Neal Ascherson writes:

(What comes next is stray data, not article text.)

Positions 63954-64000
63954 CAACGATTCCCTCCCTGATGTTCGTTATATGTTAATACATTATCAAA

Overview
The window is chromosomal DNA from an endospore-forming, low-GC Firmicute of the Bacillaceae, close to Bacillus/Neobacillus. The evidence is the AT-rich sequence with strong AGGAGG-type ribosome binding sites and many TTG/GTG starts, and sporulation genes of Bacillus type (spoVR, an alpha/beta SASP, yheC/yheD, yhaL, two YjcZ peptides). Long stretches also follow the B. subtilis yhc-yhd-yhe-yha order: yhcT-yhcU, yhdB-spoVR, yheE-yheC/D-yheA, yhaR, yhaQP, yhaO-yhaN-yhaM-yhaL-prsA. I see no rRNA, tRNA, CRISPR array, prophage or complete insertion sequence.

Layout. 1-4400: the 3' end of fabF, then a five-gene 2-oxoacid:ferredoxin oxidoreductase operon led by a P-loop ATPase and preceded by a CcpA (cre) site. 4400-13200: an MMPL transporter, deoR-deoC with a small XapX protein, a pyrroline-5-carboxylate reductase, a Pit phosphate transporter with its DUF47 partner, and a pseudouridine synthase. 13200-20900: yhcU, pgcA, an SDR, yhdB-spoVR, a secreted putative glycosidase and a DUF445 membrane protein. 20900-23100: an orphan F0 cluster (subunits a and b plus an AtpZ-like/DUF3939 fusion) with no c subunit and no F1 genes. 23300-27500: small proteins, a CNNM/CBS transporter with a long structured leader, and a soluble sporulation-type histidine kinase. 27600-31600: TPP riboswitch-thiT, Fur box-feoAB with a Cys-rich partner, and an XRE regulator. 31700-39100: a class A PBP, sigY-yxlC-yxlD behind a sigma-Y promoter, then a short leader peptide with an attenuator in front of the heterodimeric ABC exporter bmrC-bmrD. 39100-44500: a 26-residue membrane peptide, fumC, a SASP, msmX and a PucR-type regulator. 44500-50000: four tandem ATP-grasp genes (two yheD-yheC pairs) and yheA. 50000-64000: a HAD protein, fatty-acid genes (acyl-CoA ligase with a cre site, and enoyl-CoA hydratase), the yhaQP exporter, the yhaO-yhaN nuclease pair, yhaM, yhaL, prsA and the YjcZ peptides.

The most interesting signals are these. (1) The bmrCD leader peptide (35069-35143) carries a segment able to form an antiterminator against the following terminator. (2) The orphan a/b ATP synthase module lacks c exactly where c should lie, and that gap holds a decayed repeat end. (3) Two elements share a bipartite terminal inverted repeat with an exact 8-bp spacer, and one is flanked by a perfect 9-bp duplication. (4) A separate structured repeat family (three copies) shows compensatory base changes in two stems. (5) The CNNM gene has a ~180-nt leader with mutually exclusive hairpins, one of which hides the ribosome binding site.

Douglas Watt’s irresistible, clever book about the Darien Scheme, which ruined Scotland and led indirectly to the 1707 Union, introduces figures we instantly recognise. Here is the mesmerising visionary bounding from cloud to cloud with other people’s savings, and the yuppie so thrilled with early success that he persuades himself that the company’s cash is his own. Here are the grave, respected men of substance who dare not admit to one another that in financial reality they are total ninnies, unable to read profit or loss off a stallholder’s pocket calculator. All these types dance through the short, catastrophic history of the Company of Scotland, which took a nation’s money to found a colony on the Panama isthmus in 1698 and ended flat bust in 1701.